Because Cubans can’t afford new cars.
Soon, most Americans won’t be able to afford new cars, either.
Whatever ephemeral, manufactured, smoke-and-mirrors “growth” the economy has supposedly undergone since the last collapse, back in ’08, has just been undone, son. We’re back to where we were – only we’re worse off this time. Because the jig is up. It is no longer insider baseball that the U.S. economy is in its late – probably terminal Ed McMahon stage: Old, tired – and broke. You can only spray so much ether into the carburetor… and people are cluing in. Not just the elites in DC and New York who run the show. Us. You and me and thee.
In the space of about four days (since last Friday) the Shyster Market has lost 4-10 percent of its value – value that may have been entirely paper value but nonetheless, the effect on the paper sent to millions of Americans (their next 401k statements) is going to be less-than-stimulating. Correction. It will stimulate them. But in an entirely different direction than the cheerleaders of “recovery” intend, hope and pray. It will make the sensible (yes, such still exist) batten down the hatches, where previously they perhaps had them open juuust a crack, suspicious but cautiously hopeful. No mas. Only an idiot (or someone who no longer cares about tomorrow) would continue to spend more than absolutely necessary for everyday life in this pre-Weimarian nightmare that is early 21st century America.
Meanwhile, life is going to get much harder for the not-sensible; the people who live on credit, in the moment – and well beyond their means (just like Uncle). It is a safe bet that interest rates are going to skyrocket while the value of a dollar plummets and the price of commodities goes through the proverbial roof. This triple tag team will make loans unthinkable – and new car purchases all-but-impossible for anyone who can’t lay a stack of bills on the table, a la Tony Montana.
Is it even necessary to ask how this will affect the car industry? Buying a new car – when not absolutely necessary – amounts to a vote of confidence in the future. It reflects the buyer’s belief that he will be able to pay for it; that his job will be there tomorrow – next year – and that he has the luxury of disposable income to spend on something “extra.” How optimistic is America feeling right now? Imagine how optimistic most Americans will feel when they discover they’ve been cheated (again) out of (for most 401k holders) thousands of dollars they thought they had last week.
The big question (well, one of the big questions) is whether the industry can survive another street beating in the space of less than four years. Ford is doing ok but GM (and much more so) Chrysler-Fiat are still pretty rickety. None of them can probably withstand a protracted downturn.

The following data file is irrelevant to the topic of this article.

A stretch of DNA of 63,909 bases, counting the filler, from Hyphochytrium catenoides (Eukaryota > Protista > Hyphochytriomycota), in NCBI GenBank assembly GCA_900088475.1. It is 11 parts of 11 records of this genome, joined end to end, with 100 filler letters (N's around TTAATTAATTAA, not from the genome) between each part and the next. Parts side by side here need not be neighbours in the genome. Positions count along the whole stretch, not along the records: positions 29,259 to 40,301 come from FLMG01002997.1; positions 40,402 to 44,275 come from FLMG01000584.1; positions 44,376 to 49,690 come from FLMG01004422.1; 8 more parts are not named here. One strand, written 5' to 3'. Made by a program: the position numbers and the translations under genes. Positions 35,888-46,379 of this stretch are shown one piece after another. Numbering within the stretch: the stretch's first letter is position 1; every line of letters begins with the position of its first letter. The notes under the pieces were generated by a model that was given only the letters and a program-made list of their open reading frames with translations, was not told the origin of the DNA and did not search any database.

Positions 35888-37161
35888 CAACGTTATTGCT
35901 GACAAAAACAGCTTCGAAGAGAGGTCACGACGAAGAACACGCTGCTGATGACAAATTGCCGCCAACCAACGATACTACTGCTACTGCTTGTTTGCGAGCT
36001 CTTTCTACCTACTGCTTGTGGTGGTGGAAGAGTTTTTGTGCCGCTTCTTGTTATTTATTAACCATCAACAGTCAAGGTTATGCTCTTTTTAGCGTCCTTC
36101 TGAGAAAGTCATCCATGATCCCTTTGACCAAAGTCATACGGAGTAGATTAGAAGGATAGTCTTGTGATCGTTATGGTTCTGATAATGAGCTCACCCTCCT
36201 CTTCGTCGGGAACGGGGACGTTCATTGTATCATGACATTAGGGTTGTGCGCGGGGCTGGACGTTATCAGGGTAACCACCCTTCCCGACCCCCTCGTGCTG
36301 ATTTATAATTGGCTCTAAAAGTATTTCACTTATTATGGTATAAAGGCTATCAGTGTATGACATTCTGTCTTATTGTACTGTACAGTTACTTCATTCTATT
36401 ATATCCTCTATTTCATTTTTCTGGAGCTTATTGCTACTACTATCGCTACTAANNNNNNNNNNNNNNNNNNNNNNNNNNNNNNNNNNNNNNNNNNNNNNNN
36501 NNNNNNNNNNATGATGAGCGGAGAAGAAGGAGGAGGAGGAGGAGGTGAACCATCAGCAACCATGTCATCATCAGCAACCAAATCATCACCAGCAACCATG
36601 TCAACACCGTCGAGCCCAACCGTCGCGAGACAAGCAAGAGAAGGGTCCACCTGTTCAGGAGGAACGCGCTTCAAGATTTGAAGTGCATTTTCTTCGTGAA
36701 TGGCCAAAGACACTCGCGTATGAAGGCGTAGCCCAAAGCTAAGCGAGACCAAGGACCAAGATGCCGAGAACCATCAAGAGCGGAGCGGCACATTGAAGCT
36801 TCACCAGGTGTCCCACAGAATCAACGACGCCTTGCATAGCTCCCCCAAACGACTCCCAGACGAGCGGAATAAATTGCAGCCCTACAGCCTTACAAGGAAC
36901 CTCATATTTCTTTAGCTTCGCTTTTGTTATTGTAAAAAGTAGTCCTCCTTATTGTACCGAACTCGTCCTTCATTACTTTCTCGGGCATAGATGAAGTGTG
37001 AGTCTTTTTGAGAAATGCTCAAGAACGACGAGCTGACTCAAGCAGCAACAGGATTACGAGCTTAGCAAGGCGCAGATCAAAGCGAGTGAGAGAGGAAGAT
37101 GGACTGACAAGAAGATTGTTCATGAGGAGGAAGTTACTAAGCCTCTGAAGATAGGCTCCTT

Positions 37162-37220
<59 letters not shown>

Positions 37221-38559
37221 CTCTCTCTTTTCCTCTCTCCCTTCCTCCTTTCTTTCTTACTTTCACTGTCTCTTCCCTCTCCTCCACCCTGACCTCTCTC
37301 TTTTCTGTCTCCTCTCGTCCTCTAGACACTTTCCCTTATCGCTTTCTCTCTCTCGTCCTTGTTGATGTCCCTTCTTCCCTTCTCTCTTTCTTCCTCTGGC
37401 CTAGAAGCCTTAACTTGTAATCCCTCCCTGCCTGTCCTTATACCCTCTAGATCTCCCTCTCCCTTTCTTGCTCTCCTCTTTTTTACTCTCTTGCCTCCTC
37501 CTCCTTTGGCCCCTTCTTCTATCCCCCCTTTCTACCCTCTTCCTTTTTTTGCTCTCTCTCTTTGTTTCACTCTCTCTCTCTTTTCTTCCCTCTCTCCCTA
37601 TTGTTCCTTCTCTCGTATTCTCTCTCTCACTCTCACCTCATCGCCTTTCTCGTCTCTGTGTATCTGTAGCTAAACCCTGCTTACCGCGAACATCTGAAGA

Meanwhile, the Great Seer in the White House – with his usual impeccable timing and mastery of all things economic – has just imposed another billion-dollar-mandate on the car companies; a near-doubling of federally-required “fleet average” fuel economy requirements – known inside the Beltway as CAFE. The Car Czar has decreed that new vehicles shall be “x” more fuel efficient – without also telling the rubes that they will as a result also be much more expensive.
That, of course, doesn’t even factor in the great likelihood that the cost of a new car in two or three years is likely to be 5-10-20 percent more than it is today even without the add-on costs of CAFE as a result of “QE3” (more Fed funny money “stimulating” the dying economy) and all the rest of it, including possible double-digit interest rates to compensate lenders for the effects of the former.
The ultimate result of all this will probably end up looking something like an American version of Fidel Castro’s Cuba. We already have the bleak, dead-looking cities; listless people shuffling around with little more to look forward to than their next slice of government cheese (for as long as that lasts). All that differentiates the United States is the still-extant appearance of prosperity.The shiny new cars we see all around us, in particular.
But it is a mirage.
If you were to put a big red dot on every car currently on the road that’s still being paid for, it would amount to more than half the cars on the road. Of these, a large percentage – around 20 percent – are “under water” (the owners owe more than the car is worth) just like the suburban McMansions many of these same people live in. For now.
The people driving paid-for cars are going to hold onto them – and forget about buying a new car. The people driving cars with outstanding notes aren’t going to be buying anything, anytime soon. And the rest – the Payday Lender frequent flyers and equity-spending “consumers”? Well, the music has stopped and all the chairs are occupied. Sorry.
And where does that leave the car industry?